Until the big movers make it mainstream for the rest of us, we can still use the same techniques on a smaller scale, in our own homes. This technology however remains expensive to purchase and not exactly necessary as it takes a while to pay for itself. An AeroGarden is undoubtedly worth it if you live in a city. You can grow any herbs or small fruits such as tomatoes and berries to enjoy all year round, without having to splurge the extra cash on the organic section in supermarkets. Self sufficiency is possible in many ways, even in the heights of a big city, and with the urgent need for us to reduce our waste and plastic use, it is becoming unnegotiable. You don’t have to have green fingers either, the tech will do the fiddling for you. We can all start small, we all did at one point, and look how big we are now.
There are many conflicting opinions on whether the coronavirus pandemic is improving or aggravating our fight against the climate crisis. At first, people were quick to celebrate the lockdowns put in place in many countries—they meant less air traffic and impressive CO2 emission cuts. But as time went by, the media started changing its headlines. Despite the economic slowdown, greenhouse gases were still being emitted and recycling schemes put on hold. So, is COVID-19 having a positive or negative impact on climate change?
The widely-reported benefit of the pandemic has been cleaner air in countries such as China and some European countries. In a matter of months, transport networks and businesses have closed down, which resulted in a sudden drop in carbon emissions. A month ago, the BBC reported that “levels of pollution in New York have reduced by nearly 50 per cent compared with last year” because of the measures put into place in order to contain the virus.
Both China and Northern Italy have also recorded a decrease in nitrogen dioxide, an air pollutant that contributes to climate change. Energy use drastically dropped in China over a two week period. As many experts predicted that COVID-19 would impact CO2 levels for the whole of this year, things looked good for the planet and most people were glad to welcome this tiny bit of positive news. But as we’ve seen more recently, the pandemic has also had some serious negative consequences on climate change.
While people working from home means a decrease in overall emissions, it also results in an increase in electricity use and home heating and a surge in the amount of garbage produced by each household. People stuck at home are increasingly shopping online and ordering food to be delivered to their door, both of which come with a lot of packaging.
Shops and businesses that once preached the use of reusable bags and containers are now advising customers to switch to single-use packaging and bags despite the fact that single-use plastics can still harbour bacteria. At the beginning of March, Starbucks announced that it would temporarily ban the use of reusable cups in its coffee shops.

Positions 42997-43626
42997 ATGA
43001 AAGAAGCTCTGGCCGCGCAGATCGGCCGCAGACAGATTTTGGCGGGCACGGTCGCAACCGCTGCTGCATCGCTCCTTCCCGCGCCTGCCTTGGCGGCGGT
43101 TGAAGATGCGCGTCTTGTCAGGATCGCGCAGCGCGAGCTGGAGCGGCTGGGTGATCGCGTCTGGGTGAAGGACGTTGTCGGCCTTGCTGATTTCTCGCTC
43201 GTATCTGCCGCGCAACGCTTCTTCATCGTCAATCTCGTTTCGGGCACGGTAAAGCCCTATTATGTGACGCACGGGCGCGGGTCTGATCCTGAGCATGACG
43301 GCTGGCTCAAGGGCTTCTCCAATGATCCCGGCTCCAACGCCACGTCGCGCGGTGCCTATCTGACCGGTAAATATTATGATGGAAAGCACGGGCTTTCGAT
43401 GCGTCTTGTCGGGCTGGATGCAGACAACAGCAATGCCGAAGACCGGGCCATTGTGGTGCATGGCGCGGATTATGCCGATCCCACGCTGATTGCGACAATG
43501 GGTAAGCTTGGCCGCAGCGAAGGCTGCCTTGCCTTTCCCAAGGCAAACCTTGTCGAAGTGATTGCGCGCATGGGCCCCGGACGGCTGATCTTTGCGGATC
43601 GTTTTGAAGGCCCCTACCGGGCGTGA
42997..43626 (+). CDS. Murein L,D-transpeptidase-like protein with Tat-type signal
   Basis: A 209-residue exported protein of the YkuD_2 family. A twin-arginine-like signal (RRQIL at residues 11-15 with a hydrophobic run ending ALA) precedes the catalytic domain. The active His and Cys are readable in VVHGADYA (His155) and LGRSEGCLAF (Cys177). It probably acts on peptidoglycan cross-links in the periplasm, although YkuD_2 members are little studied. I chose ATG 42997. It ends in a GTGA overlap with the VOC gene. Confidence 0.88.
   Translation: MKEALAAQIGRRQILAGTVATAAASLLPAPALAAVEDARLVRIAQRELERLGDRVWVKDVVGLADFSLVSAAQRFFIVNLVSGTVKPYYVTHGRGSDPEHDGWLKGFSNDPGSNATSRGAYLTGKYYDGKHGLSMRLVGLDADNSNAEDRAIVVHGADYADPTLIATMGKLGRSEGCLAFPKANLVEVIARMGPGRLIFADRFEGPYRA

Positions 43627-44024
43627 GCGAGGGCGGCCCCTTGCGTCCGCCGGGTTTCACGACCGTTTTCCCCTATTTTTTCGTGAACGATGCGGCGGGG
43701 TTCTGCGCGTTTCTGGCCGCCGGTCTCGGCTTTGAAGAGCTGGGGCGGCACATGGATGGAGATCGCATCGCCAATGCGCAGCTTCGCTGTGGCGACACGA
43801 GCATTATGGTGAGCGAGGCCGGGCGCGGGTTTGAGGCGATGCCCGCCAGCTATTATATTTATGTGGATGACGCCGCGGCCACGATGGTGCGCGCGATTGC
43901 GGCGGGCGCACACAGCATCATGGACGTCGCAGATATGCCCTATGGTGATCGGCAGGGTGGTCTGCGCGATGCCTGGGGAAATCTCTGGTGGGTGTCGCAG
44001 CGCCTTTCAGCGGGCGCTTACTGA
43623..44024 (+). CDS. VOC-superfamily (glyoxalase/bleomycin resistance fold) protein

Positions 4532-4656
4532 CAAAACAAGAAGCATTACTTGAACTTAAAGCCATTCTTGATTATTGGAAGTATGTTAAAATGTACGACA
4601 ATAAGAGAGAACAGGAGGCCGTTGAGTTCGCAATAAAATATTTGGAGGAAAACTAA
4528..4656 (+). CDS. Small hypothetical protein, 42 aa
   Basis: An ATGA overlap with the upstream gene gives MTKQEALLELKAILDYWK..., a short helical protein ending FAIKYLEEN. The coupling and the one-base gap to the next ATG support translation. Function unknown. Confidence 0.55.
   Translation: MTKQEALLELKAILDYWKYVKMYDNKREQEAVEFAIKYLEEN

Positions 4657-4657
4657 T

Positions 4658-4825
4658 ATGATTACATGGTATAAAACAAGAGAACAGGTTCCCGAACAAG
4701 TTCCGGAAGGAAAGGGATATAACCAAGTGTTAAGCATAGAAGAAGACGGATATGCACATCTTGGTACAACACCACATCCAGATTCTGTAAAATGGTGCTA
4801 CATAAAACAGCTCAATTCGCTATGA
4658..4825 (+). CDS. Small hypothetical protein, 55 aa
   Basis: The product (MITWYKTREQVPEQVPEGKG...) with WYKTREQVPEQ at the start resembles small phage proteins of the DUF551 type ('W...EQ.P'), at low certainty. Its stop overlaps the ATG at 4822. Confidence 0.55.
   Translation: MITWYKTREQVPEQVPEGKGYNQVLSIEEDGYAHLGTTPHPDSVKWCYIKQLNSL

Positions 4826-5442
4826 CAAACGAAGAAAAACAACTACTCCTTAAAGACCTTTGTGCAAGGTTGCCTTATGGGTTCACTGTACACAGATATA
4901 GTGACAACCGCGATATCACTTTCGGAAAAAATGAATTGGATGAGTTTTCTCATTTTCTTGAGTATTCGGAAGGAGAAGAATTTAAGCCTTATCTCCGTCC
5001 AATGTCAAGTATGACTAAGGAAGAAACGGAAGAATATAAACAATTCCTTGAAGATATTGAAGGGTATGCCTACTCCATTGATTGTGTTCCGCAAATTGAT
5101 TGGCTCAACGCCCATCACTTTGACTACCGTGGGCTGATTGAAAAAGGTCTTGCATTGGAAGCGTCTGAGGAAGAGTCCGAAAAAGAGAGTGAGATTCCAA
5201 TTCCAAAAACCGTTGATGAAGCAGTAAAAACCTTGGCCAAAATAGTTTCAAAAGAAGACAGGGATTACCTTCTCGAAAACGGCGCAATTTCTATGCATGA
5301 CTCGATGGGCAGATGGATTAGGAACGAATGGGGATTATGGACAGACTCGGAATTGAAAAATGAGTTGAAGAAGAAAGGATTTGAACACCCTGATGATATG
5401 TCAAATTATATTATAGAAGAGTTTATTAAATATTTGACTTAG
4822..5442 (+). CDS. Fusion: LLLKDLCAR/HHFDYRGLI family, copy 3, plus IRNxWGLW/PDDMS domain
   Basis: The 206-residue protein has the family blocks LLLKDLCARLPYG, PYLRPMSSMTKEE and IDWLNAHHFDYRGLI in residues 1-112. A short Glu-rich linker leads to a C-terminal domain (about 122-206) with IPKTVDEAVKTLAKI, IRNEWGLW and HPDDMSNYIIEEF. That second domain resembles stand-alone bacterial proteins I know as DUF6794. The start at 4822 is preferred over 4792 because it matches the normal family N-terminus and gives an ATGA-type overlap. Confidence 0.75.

In other words, the plastic bag ban that was implemented in many countries is no longer being followed in order to slow down the spread of COVID-19, but also because people have ‘more important things’ on their minds right now.
As hospitals become overwhelmed with the increasing number of patients in need of care, the demand for personal protective equipment (PPE) has in turn surged. As a result, COVID-19 is generating tons and tons of medical waste.
According to Bloomberg in The Unexpected Environmental Consequences of COVID-19, during the outbreak hospitals in Wuhan, where the pandemic first broke out, produced an average of over 200 tons of medical waste per day, up from its previous average of less than 50 tons.
With more plastic and medical waste being generated, countries have also decided to halt recycling programmes. In the US, some cities have done so as officials are worried about recycling centres potentially spreading the virus. In some European countries, waste disposal options have been paused indefinitely. Of course, the safety of sanitation workers should be our priority, but Italy went as far as banning any infected resident from sorting their waste at all.
Although it is true that the coronavirus outbreak has had one positive effect on our carbon emissions, it would be shortsighted to say that it will improve our environmental impact generally. After the financial crash of 2008 and 2009, global emissions dropped for a year because of the reduced industrial activity but quickly went back up as countries turned to fossil fuel for a quick and easy fix.
Right now, most of us are struggling to breathe as the planet is finally getting a breath of fresh air. And as twisted as it sounds, the worst is yet to come, environmentally-speaking. Once we start coming out of our houses again, the world will have to wake up to another problem: a garbage and recycling crisis.